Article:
Darren Cave is hoping to unleash a year of pent up annoyance against Saracens in the Heineken Cup quarter final at Ravenhill on Saturday.
The side’s met at the same stage in the competition last season and it was the fact that Ulster we beaten by Mark McCall’s men that hurt Cave it was the manner of Ulster’s performance in the 27-16 defeat at Twickenham.
“It wasn’t the fact we lost the game that was the frustration for me, it was how it was such a big game and the fans had made such a big effort to make Twickenham our home and then it was a real misfire and fizzled out,” said Cave
“In fairness to Saracens, they executed their game plan absolutely perfectly and it nullified a lot of what we were trying to do, they thoroughly deserved to beat us and probably unlucky not to go further.”
“It was the feeling that we didn’t even fire a shot. I remember it was Tommy’s comeback and I went off just after the hour and I remember sitting on the bench thinking ‘what a wasted opportunity’.
“You gave your all, but you’re left with that feeling that you should have given more. For me, that’s something I’ll be thinking about a lot going into this game.
Even if we lose the game I want to leave the field thinking ‘we gave it everything and on the day we were just beaten’. I think that gives you a lot more closure.
“For me, and for a lot of the guys, there was a feeling that not only had we been beaten but we feel that we didn’t give a good account of ourselves and that’s something we definitely will be looking to put right, at least we will leave this field going ‘that was as good as we could have given’ and that’s our goal.”
It’s Ulster’s first home quarter final since 1999 and Cave believes it’s going to be a super charged atmosphere.
“I like to park at the bottom of the ground and then I’d walk along the front and have a good look around me. It’s a pretty special place and I was thinking for the likes of Philip Morrow and Mark McCall, I don’t know how many times he played here for Ulster but to come back and see this place it’s a pretty spectacular place now.”
“This place could have probably sold out twice for Saracens and going forward if we keep producing decent displays and good results I can’t see why this place won’t be filled for league matches next year going forward.”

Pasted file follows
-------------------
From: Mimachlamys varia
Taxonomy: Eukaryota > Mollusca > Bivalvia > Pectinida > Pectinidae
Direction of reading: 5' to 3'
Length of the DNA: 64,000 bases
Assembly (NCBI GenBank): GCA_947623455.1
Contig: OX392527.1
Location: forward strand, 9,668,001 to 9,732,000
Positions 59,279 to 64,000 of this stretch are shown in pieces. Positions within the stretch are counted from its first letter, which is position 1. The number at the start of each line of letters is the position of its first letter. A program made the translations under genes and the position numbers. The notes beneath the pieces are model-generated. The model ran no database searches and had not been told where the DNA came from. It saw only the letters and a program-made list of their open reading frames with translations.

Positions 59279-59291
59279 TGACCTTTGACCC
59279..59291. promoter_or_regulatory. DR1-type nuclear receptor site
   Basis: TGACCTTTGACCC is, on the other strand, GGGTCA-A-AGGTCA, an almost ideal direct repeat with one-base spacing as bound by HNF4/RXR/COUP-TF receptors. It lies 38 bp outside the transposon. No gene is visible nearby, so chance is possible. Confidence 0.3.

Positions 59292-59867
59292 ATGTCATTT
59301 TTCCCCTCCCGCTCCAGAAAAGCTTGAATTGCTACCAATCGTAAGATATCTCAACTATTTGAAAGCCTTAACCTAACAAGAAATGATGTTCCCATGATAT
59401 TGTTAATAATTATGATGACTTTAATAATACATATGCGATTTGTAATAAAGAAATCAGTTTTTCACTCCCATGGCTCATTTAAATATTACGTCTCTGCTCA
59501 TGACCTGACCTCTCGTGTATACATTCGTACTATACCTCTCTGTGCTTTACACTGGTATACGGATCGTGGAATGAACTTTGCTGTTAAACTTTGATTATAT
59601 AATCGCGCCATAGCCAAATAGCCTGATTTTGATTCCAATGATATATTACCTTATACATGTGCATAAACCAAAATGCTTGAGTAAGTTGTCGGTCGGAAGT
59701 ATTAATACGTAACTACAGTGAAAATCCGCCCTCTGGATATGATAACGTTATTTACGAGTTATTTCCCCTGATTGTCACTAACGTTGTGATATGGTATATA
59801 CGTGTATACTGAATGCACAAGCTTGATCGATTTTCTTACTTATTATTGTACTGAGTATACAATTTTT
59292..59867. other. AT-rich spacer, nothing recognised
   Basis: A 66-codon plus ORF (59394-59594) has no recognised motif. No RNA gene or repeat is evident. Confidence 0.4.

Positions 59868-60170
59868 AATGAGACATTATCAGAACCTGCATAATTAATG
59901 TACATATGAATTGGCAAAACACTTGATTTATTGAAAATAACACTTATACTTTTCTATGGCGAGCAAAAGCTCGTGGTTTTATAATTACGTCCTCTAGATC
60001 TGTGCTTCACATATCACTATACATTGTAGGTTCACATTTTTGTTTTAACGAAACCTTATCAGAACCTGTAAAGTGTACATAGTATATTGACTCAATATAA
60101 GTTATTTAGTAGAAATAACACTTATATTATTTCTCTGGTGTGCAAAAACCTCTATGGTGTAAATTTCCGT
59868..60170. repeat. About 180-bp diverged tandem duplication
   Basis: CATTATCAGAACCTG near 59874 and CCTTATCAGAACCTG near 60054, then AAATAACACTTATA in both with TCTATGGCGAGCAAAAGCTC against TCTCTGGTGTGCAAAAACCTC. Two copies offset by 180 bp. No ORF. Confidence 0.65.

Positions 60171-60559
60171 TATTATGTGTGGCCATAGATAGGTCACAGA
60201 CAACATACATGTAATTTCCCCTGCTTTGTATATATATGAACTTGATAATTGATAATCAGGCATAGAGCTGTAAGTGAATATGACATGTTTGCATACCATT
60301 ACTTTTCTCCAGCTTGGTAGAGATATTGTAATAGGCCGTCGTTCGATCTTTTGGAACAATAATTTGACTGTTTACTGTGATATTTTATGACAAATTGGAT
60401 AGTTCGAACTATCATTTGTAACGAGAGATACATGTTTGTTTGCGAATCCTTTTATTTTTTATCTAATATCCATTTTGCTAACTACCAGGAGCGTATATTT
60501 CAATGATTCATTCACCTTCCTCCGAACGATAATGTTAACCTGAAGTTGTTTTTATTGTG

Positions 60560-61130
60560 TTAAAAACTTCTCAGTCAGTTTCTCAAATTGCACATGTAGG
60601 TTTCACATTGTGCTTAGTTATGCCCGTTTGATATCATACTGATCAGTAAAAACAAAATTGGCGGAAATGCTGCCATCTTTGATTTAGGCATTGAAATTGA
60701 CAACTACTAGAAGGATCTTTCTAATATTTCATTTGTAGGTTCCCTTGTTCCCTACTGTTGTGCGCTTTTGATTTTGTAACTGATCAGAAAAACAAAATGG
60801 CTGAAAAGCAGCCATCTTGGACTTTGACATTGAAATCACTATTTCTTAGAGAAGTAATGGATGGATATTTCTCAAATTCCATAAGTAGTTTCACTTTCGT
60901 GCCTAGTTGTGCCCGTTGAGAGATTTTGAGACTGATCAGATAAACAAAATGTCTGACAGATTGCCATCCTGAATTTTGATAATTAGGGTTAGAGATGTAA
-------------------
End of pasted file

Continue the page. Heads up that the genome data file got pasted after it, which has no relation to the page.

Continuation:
If Ulster can beat Saracens they will have a home semi final at the Aviva Stadium.
“That day we beat Edinburgh in the semi-final is one of the best rugby memories I have and, of course, the beauty of the Heineken Cup is once you get through to the quarter-final that draw is made for the semi-final.”
“No matter what any player tells you the moment you see that semi-final draw and we know we’re at home if we beat Saracens. We’re not focused on that (home semi) but it’s a lie to say it hasn’t popped into the head, I’ve only played at the Aviva once, so for me it would be brilliant.”
It’s Ulster’s fourth consecutive quarter final which they earned as top seeds but no side has ever won the trophy by winning all six group games.
“You try not to take them for granted because of how special they are, this is the first one at home with this group and hopefully it will be a very special occasion and sort of a wee reminder not to take it for granted.”
“The beauty of the Heineken Cup there is no easy quarter-final, technically if you go by the draw we have the easiest quarter-final (being top seeds) but playing Saracens, I’m not sure about that.”
“If that’s the easiest quarter-final tie going then it shows you just what a competition it is.”
Cave has been one of Ulster’s most consistent performers this season not only scoring tries but also creating them and he is hoping for another big showing against Saracens.
“I’ve been happy with how the season’s been going. I think there’s extra competition in the forwards and the backs here at Ulster.”
“I think it’s brought out the best in me and there’s been a lot of speculation recently about who’s going to be playing for Ireland and this and that. It’s a bit of a cliche but the thing I’ve been trying to do is to control what I can control.”
“All I can do is think about my performance and my contribution to the team and that when Mark sits down to pick his team I make sure that he’s thinking ‘I want him in my team at number 13.”
Cave has also had a spell at inside centre this season.
“It was something I really enjoyed and I’m keen to develop it more and more.”
“I’m very confident that the more opportunity I’m given to play number 12, the better I’ll become, but you’ve got Stuart Olding to come back, he’s a 12, Stuart McCloskey coming through is predominantly a 12 and that’s without mentioning Luke Marshall.”
Ulster have been eliminated at the quarter final stage twice in the last three years and have also been beaten in the final and lost a Pro12 final bringing into question their mentality in big games but Cave feels the side is now better equipped to deal with big games.
“Something has changed in the club in that we win a lot more, we lost big games too but I think we’re far more prepared to win games like this.”
“In our front five for instance two of them have won a World Cup and two are British Lions. Now we’ve got Andrew Trimble and Chris Henry back after winning the Six Nations and the more players you can have who can win big games the better you’ll be at it.”
“When I first broke through at Ulster it was almost as if we didn’t know how to win, whereas now we can play terribly and still do enough to win.”